Shock and delight as end of the road looms for controversial scheme following Gove’s decision to kick it into touch

Lawyers for the Tulip were locked in talks this afternoon about what to do next after the 305m-tall tourist attraction in the City of London was thrown out by the government earlier today.

Project insiders told Building they were taken aback by the news with one saying: “A few weeks ago I thought it was 80:20 in favour of going through. I’m gobsmacked. I wonder if COP26 had something to do with it.”

The final decision on the Foster + Partners-designed scheme rested with housing and communities secretary Michael Gove after a planning battle that lasted more than two years. The City of London approved it in April 2019 only for it to be turned down by London mayor Sadiq Khan a few months later.

The base of Foster & Partners' Tulip, seen from Bury Court

Source: © DBOX for Foster + Partners

Concerns had been raised about the public realm at the base of the tower with other worries including the amount of concrete required and the harm it would do to protected views

After Khan’s refusal, developer Bury Street Properties, which is run by Brazilian billionaire banker Joseph Safra, launched an appeal with the planning inquiry held towards the end of last year.

Gove took over responsibility for the decision after previous incumbent Robert Jenrick was sacked in the autumn reshuffle.

In the 210-page report refusing it permission, Gove said there were “too many compromises to amount to world-class architecture” and also questioned the “highly unsustainable concept of using vast quantities of reinforced concrete”.

The news split the industry with the Square Mile’s former chief planner Peter Rees telling Building: “Thank God. I’m delighted. I would have recommended it for refusal.

“There is little enough land [in the City] as it is without wasting it on someone’s ego trip. The City is not an amusement park.”

He added: “I’m quite amazed he’s [Gove] done something sensible.”

Rees suggested alternative locations for the Tulip could be Croydon or Canary Wharf, “where they could do with it”.

And Karen Cook, the PLP architect behind the City’s current tallest tower, 22 Bishopsgate, said: “The building needs to be more than a luxury bar in the sky.”

She raised concerns about the Tulip’s impact on the public realm, with City of London officials responsible for public space previously saying in early 2019 they could not support the proposals because the ground-level access for the attraction was not good enough to handle a huge influx of visitors.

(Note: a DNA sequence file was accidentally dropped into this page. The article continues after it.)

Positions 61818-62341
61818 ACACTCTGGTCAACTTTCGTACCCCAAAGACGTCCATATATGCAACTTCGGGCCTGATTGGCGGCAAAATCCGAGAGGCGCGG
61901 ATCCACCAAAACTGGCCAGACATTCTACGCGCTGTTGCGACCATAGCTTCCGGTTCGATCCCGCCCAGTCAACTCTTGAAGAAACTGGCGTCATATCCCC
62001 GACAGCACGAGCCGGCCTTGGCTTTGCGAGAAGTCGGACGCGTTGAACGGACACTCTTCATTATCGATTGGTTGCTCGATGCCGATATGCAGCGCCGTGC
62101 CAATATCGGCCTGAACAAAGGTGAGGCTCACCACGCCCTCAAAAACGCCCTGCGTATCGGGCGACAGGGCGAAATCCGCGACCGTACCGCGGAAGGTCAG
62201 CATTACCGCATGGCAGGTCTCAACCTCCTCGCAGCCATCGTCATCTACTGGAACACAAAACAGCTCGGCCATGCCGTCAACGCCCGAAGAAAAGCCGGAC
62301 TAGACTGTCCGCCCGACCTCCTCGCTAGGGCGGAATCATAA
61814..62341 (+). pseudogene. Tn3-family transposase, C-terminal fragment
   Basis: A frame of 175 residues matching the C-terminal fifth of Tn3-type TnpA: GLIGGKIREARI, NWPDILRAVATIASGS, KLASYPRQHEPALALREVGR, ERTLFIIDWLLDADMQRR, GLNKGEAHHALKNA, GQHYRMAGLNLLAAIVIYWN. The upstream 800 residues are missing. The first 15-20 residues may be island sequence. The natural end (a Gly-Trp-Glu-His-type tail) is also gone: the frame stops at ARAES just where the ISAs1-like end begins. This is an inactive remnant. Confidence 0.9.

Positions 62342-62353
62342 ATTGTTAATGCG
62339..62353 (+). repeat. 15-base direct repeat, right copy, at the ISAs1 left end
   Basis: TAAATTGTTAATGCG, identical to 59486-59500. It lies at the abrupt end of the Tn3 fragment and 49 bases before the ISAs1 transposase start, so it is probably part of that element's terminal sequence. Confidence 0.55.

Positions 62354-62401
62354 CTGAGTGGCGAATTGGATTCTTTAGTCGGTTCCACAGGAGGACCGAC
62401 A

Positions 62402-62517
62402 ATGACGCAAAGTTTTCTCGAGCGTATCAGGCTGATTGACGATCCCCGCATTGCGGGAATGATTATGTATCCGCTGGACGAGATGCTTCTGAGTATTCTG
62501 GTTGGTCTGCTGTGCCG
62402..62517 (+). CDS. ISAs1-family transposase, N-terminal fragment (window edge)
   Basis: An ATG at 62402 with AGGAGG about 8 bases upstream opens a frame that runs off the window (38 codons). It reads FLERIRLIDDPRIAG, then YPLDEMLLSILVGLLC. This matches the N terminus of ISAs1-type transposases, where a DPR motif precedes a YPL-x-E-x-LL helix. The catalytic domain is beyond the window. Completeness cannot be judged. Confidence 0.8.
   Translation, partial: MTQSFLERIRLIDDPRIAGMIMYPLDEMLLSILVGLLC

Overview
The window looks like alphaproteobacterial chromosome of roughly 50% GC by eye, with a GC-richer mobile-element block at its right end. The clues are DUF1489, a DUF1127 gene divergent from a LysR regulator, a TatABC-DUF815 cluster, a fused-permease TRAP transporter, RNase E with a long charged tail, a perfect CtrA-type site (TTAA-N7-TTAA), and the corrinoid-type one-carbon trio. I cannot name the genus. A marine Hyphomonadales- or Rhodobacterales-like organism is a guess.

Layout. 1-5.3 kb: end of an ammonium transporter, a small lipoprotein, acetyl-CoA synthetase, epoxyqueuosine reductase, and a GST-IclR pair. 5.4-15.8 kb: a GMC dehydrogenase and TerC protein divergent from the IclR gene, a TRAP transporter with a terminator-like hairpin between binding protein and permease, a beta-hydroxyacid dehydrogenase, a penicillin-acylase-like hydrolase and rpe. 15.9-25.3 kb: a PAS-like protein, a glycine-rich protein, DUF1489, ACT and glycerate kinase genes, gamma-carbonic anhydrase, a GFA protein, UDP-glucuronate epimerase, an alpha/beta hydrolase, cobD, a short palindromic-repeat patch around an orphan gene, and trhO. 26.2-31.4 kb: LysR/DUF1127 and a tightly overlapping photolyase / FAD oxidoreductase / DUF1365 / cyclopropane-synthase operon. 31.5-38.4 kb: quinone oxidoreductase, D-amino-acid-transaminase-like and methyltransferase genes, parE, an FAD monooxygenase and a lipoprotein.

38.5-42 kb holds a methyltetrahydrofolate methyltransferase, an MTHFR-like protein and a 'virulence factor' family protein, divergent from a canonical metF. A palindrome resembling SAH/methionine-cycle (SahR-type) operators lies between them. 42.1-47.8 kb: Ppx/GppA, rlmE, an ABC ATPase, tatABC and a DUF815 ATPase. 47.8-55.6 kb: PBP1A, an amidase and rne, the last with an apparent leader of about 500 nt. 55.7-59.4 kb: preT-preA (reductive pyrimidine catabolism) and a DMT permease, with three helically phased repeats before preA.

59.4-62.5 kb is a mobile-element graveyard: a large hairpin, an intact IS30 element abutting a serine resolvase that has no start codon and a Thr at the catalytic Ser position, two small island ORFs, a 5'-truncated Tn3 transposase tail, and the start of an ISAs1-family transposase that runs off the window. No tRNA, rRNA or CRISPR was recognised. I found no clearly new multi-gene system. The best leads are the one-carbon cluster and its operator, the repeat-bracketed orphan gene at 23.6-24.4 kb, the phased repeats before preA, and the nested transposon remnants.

Cook added: “If it [the Tulip] had other uses, I think it would have stood more of a chance.”

Last year’s planning inquiry heard that visiting school and community groups would have had free access to the educational space, located on the lowest floor of the educational area, but would not have access to several key features as paying visitors, including the glass slides and rotating gondolas fixed to the outside of the building.

Others told Building they were disappointed by the decision, with James Goldsmith, the head of leasing at AXA, one of the funders behind 22 Bishopsgate, saying: “I think it would have added to the variety of the City.”

And New London Architecture founder Peter Murray said: “I think it’s a great shame. The City needs to attract a different demographic. At the moment it is suffering from Tuesday, Wednesday and Thursday working.

“If the amenities of the Square Mile are to survive – shops, restaurants, pubs and so on – they need a seven-days-a-week customer base. Three days isn’t going to cut it. If the amenities of the City disappear, so will the financial services.”

Gove’s decision included concerns about different protected views, the design of the tower and its use of carbon and concluded that the harm caused on these fronts would not be outweighed by the “economic, tourism and educational benefits”.

One key finding was that the “extensive measures that would be taken to minimise carbon emissions during construction would not outweigh the highly unsustainable concept of using vast quantities of reinforced concrete for the foundations and lift shaft”.

Another issue was the impact the Tulip would have on the setting of the Tower of London World Heritage Site.

Both Khan and Historic England had objected in part because of concerns on the skyline and protected views with a spokesperson for the mayor adding: “The mayor is delighted that [Gove] has dismissed this appeal outright.

“He has long argued that the proposed tower would be little more than a concrete lift shaft with a viewing gallery at the top, offering very little in terms of benefits for Londoners, with no new office space or housing.”

The scheme had been planned for a site next door to Fosters’ Gherkin with contractors (see box below) already in talks about who would build it.

Counting the cost: London’s next high-profile job goes up in smoke

Four firms had been eyeing the job which had a construction price tag of £500m.

As well as Skanska, which was acting as construction consultant, Mace, Multiplex and Sir Robert McAlpine had all been talking to the scheme’s developer Bury Street Properties, the company headed by Brazilian billionaire and banker Joseph Safra which also owns the Gherkin.

london cranes (2)

Source: Shutterstock

At 305m, the Tulip would have eclipsed the 278m-tall  22 Bishopsgate (pictured) for height

It would have been the most high-profile high-rise in the City since Multiplex completed 22 Bishopsgate last year.

If it had got the green light, the formal tender process was expected to have started before Christmas with bid documents set to have been back next spring.

A winner was due to have been appointed next summer for a start on site next autumn. Work had been expected to last for around five years.